#ExpertOpinion: Dancing uncle to Charulata Patel - Time-bound superstars ensure viral marketing?

Dancing Uncle to Lucky Aunty, viral fame has made mark in brand association world. How can brands convert these moments into viral marketing

Jagruti Verma
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viral marketing

From Dancing Uncle to Charulata Patel a.k.a Lucky Aunty, viral fame has made its mark in the world of brand association. It compels one to wonder about the effects and path trail of viral fame and how brands can convert these 'moments' into a viral marketing case study.

Last year around this time, videos of Dancing Uncle had gone massively viral. It led to Sanjeev Srivastava becoming the face of Bajaj Allianz campaign. The trend repeated itself this year with Charulata Patel starring in a Pepsi campaign. A year apart, these campaigns have a common thread — they leveraged on the fame of viral personalities and brought out topical, trending content — in real-time. This trend has given rise to a question - can these moment superstars result in viral marketing for brands?

Revisiting Dancing Uncle & Bajaj Allianz's Viral Marketing attempt

"The idea was to ride on this wave and engage with our audience through Dancing Uncle's creative connect. We started thinking of ways to leverage his popularity. It so happened that our bonus declaration to our policyholders was around the corner," says Chandramohan Mehra, CMO, Bajaj Allianz Life Insurance.

"We got him to celebrate our announcement of a one-time special bonus for our policyholders in a video, where he danced on our jingle ‘Samjho Ho Gaya’ capturing the essence of the brand’s philosophy," he explains the process, adding that the video today has more than 6 million views on various social assets. "This does not include the enormous number of forwards on WhatsApp," he exclaims.

The Report Card - Viral Marketing done right?

The idea behind such initiatives is to tell an engaging story in a way that connects with the audiences and fuels conversations around the brand. "We want to fuel conversations around Life Goals in a manner that is contextual and strikes the right emotional chord with our audience, the Life Maximisers," Mehra tells us.

"Most of our initiatives including the #DancingUncle, the web series #GameOfLifeGoals, #GraveyardOfGoals have enabled us to create a brand resonance with younger audiences. We believe such initiatives could create sizeable brand fans, who in turn will become custodians and drivers of positive sentiments for the brand," he explains.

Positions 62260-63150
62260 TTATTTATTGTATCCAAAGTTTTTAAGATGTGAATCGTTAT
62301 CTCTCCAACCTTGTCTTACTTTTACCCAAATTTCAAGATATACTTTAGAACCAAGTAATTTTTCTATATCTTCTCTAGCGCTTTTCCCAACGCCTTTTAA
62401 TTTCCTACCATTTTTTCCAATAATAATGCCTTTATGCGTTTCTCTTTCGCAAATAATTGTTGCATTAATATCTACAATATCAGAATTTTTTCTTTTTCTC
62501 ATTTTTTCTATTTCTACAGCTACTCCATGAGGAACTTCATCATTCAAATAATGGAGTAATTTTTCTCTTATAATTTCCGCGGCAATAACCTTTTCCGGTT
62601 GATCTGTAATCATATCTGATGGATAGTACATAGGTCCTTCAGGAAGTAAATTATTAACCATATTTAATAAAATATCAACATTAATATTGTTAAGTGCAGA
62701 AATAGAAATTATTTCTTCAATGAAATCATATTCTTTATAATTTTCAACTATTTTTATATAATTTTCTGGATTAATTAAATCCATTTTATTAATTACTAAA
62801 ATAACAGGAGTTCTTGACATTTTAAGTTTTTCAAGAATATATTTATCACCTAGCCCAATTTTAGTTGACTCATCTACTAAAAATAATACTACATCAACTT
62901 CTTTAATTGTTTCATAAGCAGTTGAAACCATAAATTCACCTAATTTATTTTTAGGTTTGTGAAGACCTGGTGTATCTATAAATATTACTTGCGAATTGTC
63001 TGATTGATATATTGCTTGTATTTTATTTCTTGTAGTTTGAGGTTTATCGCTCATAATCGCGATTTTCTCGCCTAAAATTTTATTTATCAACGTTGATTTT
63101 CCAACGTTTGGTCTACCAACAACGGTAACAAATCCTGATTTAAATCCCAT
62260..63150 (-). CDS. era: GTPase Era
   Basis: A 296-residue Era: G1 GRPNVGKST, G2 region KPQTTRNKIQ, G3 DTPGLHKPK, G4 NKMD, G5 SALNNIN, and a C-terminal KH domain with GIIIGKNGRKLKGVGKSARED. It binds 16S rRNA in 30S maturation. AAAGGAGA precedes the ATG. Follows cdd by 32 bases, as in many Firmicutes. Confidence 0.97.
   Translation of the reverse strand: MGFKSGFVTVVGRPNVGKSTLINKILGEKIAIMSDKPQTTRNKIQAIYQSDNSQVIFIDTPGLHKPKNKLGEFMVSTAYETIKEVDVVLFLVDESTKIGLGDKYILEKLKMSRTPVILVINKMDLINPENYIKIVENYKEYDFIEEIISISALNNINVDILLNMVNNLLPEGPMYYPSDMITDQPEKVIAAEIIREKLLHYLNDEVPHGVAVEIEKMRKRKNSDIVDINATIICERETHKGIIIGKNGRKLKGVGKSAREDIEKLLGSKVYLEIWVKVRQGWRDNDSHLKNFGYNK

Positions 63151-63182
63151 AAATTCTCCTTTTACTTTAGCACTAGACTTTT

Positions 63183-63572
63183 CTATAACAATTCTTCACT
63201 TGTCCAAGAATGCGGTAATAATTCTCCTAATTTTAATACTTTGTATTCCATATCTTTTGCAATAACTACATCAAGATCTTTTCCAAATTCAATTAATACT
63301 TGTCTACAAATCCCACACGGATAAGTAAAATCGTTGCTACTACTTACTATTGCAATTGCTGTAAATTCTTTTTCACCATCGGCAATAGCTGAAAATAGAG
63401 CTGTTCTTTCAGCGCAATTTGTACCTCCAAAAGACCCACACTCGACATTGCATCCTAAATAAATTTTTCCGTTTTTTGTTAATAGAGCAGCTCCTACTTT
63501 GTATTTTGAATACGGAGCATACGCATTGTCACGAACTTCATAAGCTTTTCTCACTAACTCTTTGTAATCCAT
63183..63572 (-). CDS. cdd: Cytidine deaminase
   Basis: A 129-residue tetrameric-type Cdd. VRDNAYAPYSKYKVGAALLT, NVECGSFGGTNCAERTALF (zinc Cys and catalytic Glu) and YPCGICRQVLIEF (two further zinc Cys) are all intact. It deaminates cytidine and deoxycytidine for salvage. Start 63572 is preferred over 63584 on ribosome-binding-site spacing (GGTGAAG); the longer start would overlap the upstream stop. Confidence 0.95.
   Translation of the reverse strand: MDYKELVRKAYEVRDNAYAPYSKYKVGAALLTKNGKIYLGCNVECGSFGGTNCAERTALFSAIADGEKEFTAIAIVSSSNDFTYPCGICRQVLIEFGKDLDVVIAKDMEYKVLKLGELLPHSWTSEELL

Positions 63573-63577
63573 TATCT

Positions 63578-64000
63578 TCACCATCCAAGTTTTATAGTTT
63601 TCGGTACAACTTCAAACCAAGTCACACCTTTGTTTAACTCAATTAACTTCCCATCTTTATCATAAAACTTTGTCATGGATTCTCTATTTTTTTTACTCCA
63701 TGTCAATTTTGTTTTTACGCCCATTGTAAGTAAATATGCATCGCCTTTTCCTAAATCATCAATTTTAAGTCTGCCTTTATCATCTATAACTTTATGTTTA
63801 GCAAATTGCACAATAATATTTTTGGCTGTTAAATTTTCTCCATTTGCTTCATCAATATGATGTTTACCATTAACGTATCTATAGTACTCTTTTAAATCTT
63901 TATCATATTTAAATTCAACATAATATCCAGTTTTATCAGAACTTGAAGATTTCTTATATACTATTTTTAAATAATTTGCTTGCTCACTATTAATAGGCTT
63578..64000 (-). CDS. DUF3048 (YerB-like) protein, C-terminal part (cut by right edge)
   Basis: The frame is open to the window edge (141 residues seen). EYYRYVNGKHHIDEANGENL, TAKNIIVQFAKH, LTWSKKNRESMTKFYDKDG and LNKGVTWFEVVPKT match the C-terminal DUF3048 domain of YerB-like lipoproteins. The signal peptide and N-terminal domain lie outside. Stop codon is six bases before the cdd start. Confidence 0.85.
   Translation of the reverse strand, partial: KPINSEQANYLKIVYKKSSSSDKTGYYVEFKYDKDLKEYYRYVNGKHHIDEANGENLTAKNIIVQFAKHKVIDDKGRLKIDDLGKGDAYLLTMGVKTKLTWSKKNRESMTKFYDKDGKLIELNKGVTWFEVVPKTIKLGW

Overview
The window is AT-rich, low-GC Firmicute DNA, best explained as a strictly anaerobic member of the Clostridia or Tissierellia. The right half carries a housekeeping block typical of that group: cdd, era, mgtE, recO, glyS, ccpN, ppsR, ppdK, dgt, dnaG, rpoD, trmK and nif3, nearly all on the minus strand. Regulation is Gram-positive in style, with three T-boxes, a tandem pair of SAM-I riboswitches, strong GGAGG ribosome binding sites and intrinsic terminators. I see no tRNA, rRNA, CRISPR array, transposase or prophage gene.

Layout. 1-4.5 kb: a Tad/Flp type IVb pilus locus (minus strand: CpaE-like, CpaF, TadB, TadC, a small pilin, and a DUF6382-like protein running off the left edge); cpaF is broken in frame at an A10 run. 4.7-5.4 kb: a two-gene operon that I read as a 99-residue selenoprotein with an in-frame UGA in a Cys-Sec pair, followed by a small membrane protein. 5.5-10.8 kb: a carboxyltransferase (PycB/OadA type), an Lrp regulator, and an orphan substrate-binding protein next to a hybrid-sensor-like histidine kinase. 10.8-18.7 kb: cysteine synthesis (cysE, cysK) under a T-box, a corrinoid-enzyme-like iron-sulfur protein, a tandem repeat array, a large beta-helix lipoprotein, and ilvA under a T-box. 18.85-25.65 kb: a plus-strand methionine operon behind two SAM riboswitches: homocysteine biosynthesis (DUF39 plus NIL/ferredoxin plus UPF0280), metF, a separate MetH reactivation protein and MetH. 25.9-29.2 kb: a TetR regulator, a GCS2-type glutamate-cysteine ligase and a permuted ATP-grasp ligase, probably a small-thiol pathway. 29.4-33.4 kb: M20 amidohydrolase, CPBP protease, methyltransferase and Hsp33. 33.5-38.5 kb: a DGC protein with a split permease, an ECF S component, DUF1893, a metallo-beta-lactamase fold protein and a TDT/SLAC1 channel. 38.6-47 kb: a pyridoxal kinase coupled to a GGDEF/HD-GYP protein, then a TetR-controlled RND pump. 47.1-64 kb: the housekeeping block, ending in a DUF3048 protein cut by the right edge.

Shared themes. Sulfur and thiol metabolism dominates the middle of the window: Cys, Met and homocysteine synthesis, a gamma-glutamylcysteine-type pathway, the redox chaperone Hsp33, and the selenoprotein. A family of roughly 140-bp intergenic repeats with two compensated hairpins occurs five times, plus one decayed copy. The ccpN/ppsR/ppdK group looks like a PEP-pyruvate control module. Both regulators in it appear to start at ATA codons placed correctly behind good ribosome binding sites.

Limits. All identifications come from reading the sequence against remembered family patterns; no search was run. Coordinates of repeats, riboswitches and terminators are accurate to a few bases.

Also Read: #ExpertSpeak: The 10 Second Ad Showreel – A Long Running Bait?

Now boarding: Viral persons

Calling them one-hit wonders, Communications Consultant Karthik Srinivasan says, "Viral people are an integral part of moment marketing. They are the moments being marketed." Brands should use them contextually. Integrate their story, of why they are viral, into the product or service.

"Most of the times, the agency and the brand are so absorbed by their own products and services that they do not want anything or anybody to get even a tiny bit of credit unless they happen to be superstars," he says, adding that they need to remember that viral people are time-bound superstars that, if used appropriately, is a win-win situation for all.

With a pinch of salt

Feeling at odds with the way Bajaj Allianz put forth the Dancing Uncle in their campaign, Srinivasan lists out contextual possibilities of integrating a dancer that doesn't fit the traditional bracket of a brand face in terms of physical appearance in brand communication.

  • An a/c brand could use him to show how coolly he dances in India's heat, inside his house. 
  • A cooking oil/malt-based drink brand could use his fitness levels in this age to showcase their product. 
  • A soap brand could capitalize on his post-dancing, post-sweaty bath.
  • Tata Sky could capitalize on him watching all the songs on their platform, and also learning (or even teaching) dance moves on their 100 channel.
  • An innerwear brand could explain that he remains agile and stress-free because of their innerwear range.
  • A telecom network could say that he accesses his favourite stars' dances via their network's flawless internet.
  • A smartphone brand could say he records his dances using that phone's superior camera.
  • A pain balm/gel could say that when he gets a joint/back pain (at his age) while dancing, he uses their product to get better.

On air in minutes

"Roping in viral personalities for brand campaigns is a common practice followed since the golden era of advertising. In today's digital age, the quicker people get viral, the faster their digital fame tends to fizzle out," opines Kartikeya Tiwari, VP - Strategy, Kinnect, adding that brands are continually targetting these faces in campaigns for of their relatability with the target audience and the recall they could create for the brand.

Moment marketing is not about the person, it is more about the situation and of course, the moment. "A brand’s quest to rope in a viral person for a moment marketing campaign could dilute its value. It could lead to the person being larger than the campaign, and the moment the brand is trying to capitalise on," feels Tiwari.

Quick Takeaways for brands

For seamless integration, Tiwari suggests three important points a brand must absolutely consider while roping in a viral celebrity:

  • Make sure the person you choose fits with your brand values
  • Make sure the person you choose appeals to your specific target audience(s)
  • Make sure the person you choose has amassed enough fame that will last a while
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